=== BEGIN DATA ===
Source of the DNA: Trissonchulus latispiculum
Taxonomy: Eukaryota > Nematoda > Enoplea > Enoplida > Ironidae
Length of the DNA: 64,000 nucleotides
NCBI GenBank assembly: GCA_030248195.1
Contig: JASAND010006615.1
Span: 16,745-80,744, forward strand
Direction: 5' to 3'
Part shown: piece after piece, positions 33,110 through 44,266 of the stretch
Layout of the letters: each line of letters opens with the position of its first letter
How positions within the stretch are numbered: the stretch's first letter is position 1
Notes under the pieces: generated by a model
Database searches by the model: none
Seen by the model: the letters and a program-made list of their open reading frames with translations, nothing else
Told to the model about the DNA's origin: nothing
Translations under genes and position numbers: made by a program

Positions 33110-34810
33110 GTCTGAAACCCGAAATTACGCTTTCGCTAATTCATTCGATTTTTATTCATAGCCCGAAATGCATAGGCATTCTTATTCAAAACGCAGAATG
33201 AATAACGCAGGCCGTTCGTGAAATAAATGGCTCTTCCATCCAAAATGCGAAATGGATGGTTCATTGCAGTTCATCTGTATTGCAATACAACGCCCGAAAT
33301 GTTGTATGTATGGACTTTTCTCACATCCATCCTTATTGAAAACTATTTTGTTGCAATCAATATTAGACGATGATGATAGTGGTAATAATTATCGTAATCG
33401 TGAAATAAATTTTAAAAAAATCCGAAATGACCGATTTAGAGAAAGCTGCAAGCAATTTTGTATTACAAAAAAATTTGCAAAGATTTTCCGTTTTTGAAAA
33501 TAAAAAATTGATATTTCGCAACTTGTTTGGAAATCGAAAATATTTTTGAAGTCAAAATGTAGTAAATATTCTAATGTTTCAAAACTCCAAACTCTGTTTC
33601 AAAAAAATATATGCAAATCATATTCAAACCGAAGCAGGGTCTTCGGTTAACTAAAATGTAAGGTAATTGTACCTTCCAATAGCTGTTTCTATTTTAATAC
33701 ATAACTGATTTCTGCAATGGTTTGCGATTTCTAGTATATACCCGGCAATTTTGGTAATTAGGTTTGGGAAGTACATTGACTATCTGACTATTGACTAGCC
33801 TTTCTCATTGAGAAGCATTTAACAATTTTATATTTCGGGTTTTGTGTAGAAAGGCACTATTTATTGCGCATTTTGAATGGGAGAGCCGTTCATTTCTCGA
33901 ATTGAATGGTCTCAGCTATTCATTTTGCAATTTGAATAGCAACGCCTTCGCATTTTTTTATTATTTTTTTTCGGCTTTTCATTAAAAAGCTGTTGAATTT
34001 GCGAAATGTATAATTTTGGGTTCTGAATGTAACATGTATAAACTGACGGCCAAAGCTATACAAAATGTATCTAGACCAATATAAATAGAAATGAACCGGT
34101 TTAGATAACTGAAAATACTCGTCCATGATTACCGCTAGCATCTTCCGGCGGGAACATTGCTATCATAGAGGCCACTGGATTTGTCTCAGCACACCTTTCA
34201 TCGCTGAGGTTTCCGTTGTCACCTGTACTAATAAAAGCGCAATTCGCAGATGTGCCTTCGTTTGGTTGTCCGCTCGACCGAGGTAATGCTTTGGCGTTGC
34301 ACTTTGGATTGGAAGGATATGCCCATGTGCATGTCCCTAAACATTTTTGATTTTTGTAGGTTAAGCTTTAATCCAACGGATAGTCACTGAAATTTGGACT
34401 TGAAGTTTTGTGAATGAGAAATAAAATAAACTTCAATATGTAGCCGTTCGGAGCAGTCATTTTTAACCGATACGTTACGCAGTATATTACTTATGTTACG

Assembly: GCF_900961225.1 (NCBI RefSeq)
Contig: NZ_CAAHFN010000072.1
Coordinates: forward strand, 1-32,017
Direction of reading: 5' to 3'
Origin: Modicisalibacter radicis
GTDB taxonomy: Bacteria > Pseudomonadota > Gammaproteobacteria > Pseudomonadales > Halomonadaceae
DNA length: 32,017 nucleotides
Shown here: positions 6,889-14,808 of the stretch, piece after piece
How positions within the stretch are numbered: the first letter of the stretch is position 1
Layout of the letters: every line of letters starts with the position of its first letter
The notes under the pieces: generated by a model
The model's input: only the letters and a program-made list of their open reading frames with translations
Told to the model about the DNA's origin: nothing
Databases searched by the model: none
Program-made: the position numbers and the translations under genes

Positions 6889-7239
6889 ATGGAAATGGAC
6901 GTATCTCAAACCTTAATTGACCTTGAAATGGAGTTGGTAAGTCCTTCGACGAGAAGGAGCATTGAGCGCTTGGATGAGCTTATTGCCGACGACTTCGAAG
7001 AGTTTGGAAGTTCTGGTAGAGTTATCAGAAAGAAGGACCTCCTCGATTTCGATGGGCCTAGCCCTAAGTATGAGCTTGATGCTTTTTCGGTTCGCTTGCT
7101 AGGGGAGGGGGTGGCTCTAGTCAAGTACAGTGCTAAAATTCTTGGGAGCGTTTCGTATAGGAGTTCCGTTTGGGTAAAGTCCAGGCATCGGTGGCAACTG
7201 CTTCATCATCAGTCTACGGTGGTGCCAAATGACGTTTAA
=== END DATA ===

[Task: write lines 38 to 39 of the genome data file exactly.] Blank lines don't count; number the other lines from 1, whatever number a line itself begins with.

Shown here: positions 6,889-14,808 of the stretch, piece after piece
How positions within the stretch are numbered: the first letter of the stretch is position 1